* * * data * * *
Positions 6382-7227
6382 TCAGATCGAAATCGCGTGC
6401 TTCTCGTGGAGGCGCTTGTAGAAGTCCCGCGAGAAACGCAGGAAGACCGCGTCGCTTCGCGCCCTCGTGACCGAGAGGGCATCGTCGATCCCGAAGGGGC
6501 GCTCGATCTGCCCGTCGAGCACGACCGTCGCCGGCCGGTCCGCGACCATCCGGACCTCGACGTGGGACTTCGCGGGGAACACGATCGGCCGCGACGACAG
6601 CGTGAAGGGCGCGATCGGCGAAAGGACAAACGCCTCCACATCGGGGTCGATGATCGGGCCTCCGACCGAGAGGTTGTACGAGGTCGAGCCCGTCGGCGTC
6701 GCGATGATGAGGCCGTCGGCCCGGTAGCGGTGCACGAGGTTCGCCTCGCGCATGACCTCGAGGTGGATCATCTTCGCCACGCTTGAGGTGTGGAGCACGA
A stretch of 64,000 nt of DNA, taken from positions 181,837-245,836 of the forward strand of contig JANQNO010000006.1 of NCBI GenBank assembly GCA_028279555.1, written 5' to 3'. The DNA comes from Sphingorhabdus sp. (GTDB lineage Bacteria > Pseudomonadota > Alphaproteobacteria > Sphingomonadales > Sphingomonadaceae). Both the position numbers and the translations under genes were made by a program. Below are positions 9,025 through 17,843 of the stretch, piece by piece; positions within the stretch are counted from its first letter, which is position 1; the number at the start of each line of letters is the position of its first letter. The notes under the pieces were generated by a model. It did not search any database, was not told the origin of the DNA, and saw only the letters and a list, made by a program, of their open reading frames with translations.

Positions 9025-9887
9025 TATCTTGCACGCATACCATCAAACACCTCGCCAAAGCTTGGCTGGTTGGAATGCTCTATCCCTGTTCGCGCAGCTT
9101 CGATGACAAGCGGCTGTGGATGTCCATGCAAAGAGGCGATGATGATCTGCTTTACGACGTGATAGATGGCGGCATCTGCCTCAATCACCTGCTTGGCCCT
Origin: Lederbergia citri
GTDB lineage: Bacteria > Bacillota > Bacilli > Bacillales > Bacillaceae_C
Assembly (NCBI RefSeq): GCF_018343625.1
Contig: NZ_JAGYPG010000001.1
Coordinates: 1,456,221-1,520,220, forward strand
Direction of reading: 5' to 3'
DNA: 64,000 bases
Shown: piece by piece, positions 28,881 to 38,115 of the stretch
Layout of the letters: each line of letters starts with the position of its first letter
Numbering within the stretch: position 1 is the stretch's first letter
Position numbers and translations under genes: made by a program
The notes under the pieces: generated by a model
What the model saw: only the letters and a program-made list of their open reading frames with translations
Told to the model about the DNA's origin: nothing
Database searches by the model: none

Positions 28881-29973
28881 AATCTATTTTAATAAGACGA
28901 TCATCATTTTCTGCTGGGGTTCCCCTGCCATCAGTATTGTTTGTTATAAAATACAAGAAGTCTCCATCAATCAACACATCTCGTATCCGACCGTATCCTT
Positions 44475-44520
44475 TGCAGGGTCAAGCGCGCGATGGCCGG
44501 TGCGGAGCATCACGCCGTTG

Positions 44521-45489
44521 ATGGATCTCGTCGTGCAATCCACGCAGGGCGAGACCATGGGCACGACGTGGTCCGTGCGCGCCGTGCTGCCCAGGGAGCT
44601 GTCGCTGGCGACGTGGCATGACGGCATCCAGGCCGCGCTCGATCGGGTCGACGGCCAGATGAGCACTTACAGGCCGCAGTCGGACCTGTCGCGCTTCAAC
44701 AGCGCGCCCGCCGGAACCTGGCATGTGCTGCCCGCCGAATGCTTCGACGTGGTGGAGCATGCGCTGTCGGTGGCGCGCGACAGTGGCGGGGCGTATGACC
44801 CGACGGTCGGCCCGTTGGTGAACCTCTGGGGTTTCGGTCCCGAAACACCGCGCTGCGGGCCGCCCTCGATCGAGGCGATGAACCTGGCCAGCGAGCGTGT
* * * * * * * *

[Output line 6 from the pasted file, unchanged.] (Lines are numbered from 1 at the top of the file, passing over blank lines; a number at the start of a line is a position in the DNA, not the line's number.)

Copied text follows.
6701 GCGATGATGAGGCCGTCGGCCCGGTAGCGGTGCACGAGGTTCGCCTCGCGCATGACCTCGAGGTGGATCATCTTCGCCACGCTTGAGGTGTGGAGCACGA